Poppies (Papaver rhoeas)
Field poppies are best sown in the Fall. If I don’t scatter seed in the Fall, then they don’t come up for me at all. I’ve had the most success throwing out seed once in the Fall and then again in about January. I think they prefer that back and forth of freezing and thawing.
While they don’t last long in a vase, their papery petals are so unique. I just love them! There are other poppies (like the breadseed poppy, P. somniferum) that also produce big beautiful pods after the petals have dropped.
Additional Hardy Annuals & Factors to Consider
Some other hardy annual flowers that can be planted in the Fall are ammi, agrostemma, dara, scabiosa, orlaya, and sweet peas. I’ve had great success with orlaya, so this is another one to put on your list to Fall sow, but sweet peas I have yet to master.
Notes on Hardiness Zones
An important note to consider is that you want to make sure that the flowers you choose are winter hardy to your growing zone.
For example, a plant that survives winter temperatures in Texas may not survive a winter in Michigan because they are in different hardiness zones. This means that the climate in a particular area has an average annual extreme minimum temperature range that may occur during the wintertime in a specific growing zone.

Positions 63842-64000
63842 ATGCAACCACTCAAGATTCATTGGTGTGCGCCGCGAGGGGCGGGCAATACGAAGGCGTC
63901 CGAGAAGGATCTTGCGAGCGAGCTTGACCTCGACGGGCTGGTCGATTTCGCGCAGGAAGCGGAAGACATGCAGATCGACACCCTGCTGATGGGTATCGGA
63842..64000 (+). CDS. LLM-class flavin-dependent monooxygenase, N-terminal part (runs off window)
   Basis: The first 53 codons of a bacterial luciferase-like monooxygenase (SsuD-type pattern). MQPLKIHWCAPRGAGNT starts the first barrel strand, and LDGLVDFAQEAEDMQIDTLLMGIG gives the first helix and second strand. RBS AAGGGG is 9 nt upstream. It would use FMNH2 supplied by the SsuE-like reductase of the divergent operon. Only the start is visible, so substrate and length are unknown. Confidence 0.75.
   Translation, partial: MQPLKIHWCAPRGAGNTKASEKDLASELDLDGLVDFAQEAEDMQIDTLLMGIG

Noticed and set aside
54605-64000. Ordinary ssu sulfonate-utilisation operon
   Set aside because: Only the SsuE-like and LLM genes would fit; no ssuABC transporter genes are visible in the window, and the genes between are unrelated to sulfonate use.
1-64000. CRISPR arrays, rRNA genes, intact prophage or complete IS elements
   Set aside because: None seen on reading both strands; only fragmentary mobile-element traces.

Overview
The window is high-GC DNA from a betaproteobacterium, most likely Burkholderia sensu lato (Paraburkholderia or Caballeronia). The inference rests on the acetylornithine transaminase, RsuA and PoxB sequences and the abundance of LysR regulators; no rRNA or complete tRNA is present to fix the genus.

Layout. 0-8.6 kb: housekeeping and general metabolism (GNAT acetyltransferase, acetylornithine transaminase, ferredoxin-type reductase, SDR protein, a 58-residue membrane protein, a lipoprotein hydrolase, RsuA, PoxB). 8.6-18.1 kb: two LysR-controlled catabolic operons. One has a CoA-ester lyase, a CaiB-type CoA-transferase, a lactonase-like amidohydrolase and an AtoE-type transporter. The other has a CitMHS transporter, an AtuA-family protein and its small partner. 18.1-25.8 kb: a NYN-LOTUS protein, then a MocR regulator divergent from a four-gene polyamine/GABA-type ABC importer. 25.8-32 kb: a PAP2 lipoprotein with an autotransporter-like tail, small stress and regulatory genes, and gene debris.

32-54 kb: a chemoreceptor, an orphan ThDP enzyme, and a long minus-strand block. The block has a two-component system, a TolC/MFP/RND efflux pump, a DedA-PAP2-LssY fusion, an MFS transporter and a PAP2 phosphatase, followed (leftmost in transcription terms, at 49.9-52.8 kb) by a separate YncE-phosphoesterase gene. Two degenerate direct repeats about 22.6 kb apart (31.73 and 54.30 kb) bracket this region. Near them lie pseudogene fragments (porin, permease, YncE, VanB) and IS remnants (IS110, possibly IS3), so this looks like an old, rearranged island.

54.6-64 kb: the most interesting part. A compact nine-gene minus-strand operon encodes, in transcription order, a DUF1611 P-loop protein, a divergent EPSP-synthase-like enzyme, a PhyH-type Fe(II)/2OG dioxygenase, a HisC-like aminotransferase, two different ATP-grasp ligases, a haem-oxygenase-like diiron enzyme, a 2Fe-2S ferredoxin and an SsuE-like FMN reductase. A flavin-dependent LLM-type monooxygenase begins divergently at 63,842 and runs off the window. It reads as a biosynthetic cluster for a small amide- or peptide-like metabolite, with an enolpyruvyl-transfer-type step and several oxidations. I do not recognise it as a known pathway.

For example, in southern Illinois, the minimum temperature range is -10 to 0 degrees F in zone 6. You can find out what growing zone you are in by heading to the USDA’s hardiness zone map website.
Preparing Your Garden for Hardy Annuals
Now that you have a list of flowers for early Spring blooms, the key is to prep the area of your garden for planting.
- Clear the area of weeds and plant debris.
You don’t want any extra weed seeds! Removing weeds will lower your weed seed bank, ultimately. Weed debris can harbor plant diseases and provide a home for insect pests or larvae as well.
Also, let’s be honest, weeds suck. Certain plants are considered “weeds” because they are more opportunistic than the plants we really want to grow. You give them an inch and they’ll take a mile.
- Apply a layer of compost or well-rotted manure if you’re able.